How deep to suction a child with a trach 9year old child with trach diagnosed with cerebral palsy
What things I could do with a child that has cerebral palsy and what benefit does it have for them?
Anything you can: You can and should do all that is physically possible to maintain strength and flexibility. I encourage my patients to do whatever resistance training they can. This depends upon how significant the level of CP is. Make sure you work with someone who can create a safe program for you, because you don't want to put yourself in a position where you could get hurt. ...Read more
Does a child with cerebral palsy have to depend on others for everything? Can this child be trained to lead a somewhat independent life?
Hard to speculate: You provide no background on the case if there is one that you have an interest in. CP can be so mild a person never knows it in their lifetime unless they by chance have specialized neurological testing. It can also be so involved, they are totally dependent on others for all their needs. The majority are independent and self sufficient. Some abandon walking to gain speed with a wheeled device. ...Read more
Can't hurt: Proper stimulus only helps the body develop and mature. ...Read more
Loss of motor neuron: The brain has areas where the nerves that issue working signals to the muscles are located. For these nerves to grow and mature after conception, they need nutrients (oxygen, protein, carbohydrates) all brought to them by the normal flow of blood to their location. This is assured when blood flow in the placenta & brain is normal. Nerves die if nutrients are cut off, and this causes motor problems. ...Read more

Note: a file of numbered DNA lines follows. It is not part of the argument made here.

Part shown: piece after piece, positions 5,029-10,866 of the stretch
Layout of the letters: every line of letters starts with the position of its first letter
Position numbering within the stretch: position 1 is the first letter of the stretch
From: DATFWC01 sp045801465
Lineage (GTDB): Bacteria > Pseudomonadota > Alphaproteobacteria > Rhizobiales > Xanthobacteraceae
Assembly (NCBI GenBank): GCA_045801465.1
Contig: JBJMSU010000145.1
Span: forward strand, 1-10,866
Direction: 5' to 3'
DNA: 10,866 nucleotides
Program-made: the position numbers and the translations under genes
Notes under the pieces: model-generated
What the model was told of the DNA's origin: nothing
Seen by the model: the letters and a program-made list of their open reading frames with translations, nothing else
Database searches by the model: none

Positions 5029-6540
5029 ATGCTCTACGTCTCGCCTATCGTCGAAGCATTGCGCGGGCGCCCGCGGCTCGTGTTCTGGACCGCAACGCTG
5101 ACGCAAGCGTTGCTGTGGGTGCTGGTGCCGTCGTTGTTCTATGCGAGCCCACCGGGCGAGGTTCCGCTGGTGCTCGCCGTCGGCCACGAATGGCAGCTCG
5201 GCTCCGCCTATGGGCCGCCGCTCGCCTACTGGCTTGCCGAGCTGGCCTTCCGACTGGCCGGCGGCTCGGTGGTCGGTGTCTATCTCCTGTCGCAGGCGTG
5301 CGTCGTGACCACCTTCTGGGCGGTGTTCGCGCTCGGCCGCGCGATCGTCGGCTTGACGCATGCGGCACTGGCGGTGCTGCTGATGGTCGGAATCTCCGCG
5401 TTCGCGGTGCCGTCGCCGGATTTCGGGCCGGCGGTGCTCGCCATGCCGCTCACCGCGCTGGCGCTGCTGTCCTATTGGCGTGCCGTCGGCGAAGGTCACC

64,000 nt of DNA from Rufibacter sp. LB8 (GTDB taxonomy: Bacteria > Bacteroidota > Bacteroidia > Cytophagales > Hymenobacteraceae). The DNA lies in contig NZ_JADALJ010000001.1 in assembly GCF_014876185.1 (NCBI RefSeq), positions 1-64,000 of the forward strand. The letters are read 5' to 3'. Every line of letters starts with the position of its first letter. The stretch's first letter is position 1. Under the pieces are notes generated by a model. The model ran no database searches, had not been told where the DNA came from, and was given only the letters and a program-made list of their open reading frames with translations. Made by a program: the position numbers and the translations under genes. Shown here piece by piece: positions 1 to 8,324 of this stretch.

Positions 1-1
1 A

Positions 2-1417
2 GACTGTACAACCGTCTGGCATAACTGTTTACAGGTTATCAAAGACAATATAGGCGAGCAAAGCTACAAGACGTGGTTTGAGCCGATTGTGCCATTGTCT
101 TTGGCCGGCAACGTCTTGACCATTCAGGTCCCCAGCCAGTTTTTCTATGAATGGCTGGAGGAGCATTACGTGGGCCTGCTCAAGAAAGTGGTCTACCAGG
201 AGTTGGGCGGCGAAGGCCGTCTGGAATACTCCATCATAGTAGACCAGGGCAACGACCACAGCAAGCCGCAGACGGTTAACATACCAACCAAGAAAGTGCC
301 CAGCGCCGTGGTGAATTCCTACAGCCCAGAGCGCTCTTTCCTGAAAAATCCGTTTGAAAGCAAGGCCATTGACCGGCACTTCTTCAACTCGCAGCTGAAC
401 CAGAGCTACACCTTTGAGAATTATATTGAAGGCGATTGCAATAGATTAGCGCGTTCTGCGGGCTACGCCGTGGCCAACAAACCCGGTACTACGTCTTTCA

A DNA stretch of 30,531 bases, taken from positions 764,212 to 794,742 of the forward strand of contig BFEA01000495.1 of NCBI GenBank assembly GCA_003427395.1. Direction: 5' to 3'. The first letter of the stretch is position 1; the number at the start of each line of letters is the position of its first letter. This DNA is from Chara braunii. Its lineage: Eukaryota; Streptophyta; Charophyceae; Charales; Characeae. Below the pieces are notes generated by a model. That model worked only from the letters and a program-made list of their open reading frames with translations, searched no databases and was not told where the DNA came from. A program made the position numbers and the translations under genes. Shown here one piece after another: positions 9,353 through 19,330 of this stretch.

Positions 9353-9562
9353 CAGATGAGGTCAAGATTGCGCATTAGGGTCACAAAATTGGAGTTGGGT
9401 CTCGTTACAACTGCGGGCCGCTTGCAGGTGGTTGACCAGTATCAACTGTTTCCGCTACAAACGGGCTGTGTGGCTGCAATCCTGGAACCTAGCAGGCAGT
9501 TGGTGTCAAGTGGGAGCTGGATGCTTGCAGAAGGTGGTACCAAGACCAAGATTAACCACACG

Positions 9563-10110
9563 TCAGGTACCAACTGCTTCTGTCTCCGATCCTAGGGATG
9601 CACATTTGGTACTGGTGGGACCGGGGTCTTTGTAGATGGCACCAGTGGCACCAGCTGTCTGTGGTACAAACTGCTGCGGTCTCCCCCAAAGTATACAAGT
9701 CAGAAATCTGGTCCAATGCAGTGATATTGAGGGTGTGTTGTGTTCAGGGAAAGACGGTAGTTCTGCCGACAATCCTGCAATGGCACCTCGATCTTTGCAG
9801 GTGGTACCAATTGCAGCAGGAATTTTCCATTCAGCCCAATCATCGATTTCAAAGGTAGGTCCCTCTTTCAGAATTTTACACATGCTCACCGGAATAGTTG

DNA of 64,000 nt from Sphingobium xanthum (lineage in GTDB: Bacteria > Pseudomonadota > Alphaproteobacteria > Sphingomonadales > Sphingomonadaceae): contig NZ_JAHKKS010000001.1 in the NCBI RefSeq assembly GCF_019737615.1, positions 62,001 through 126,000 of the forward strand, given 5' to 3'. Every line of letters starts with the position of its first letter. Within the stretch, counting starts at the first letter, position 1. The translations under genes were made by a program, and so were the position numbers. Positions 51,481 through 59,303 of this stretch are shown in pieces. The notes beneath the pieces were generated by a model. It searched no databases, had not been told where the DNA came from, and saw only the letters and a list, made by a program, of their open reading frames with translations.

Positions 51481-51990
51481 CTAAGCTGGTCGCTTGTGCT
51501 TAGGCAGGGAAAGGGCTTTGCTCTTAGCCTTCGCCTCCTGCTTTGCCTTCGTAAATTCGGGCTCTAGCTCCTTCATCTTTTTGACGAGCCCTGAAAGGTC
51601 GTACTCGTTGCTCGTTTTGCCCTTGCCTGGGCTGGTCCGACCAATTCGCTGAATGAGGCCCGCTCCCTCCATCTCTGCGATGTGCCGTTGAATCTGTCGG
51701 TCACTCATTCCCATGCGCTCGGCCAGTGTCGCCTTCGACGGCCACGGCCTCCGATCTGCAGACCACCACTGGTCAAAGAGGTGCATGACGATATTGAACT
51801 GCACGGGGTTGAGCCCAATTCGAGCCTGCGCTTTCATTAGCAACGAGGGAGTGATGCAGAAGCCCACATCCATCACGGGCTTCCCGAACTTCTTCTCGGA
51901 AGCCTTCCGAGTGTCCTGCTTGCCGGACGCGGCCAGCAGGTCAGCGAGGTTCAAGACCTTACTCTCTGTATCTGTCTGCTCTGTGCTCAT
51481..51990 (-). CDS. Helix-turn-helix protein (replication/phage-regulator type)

It is such a scary feeling knowing people in the family have had cerebral palsy. How can we prevent it in our child?
No: In-utero stroke patients come in all shapes and sizes. Some strokes are large and occur late in the pregnancy and can produce significant problems in the child including cp. Other strokes may be small and occur early enough in the pregnancy that the brain can repair itself before the child is born, and the child will develop perfectly normally. Most cases and outcomes lie in between these examples. ...Read more
My aunt got beat while she was pregnant. Now her child may have cerebral palsy. Could that be the cause?
Hard to say: In the largest longitudinal study to date on this subject, following 50k kids through pregnancy to age 7, no specific cause for the CP was identified. To event in pregnancy, labor, delivery or the first 3 years was identified in more than half the cases. While the beating might have influenced the outcome, the baby may have been protected by the bag of waters and placenta. ...Read more
My 21 months old child is extremely clumsy. How could I find out if something is wrong like cerebral palsy?
Start with pediatric: Start with her doctor who can give you an opinion about her motor function. If necessary, your doctor may refer you to a pediatric neurologist. Hopefully she is just clumsy. ...Read more
If your first child is born at full-term with cerebral palsy, how likely are your future children to be affected?
Not clear cut: It really depends on the cause. Often there is some identifiable risk factor or cause. For example the child who needs resuscitation at birth or had complicated pregnancy or delivery is more at risk and may not affect your risk of future affected children. But if the child has it as a result of a genetic disorder or a condition in the mom it could put you at risk of recurrence. ...Read more
It's complicated: There are a few reasons why this happens. Primarily it has to do with the imbalance muscle tone. There is a definite correlation to the level of severity and the risk of having a dislocated hip. In other words, the more severely affected a child is, the greater the risk of having a dislocated hip. ...Read more
No, no, maybe: CP is an injury to the developing nervous system, it is not inherited. There are several forms of Osteogenisis imperfecta and their inherance varies. Some do not survive infancy, some require an OI gene from both parents.Down syndrome males are usually sterile, females can reproduce and just under 50% of their babies would be DS. ...Read more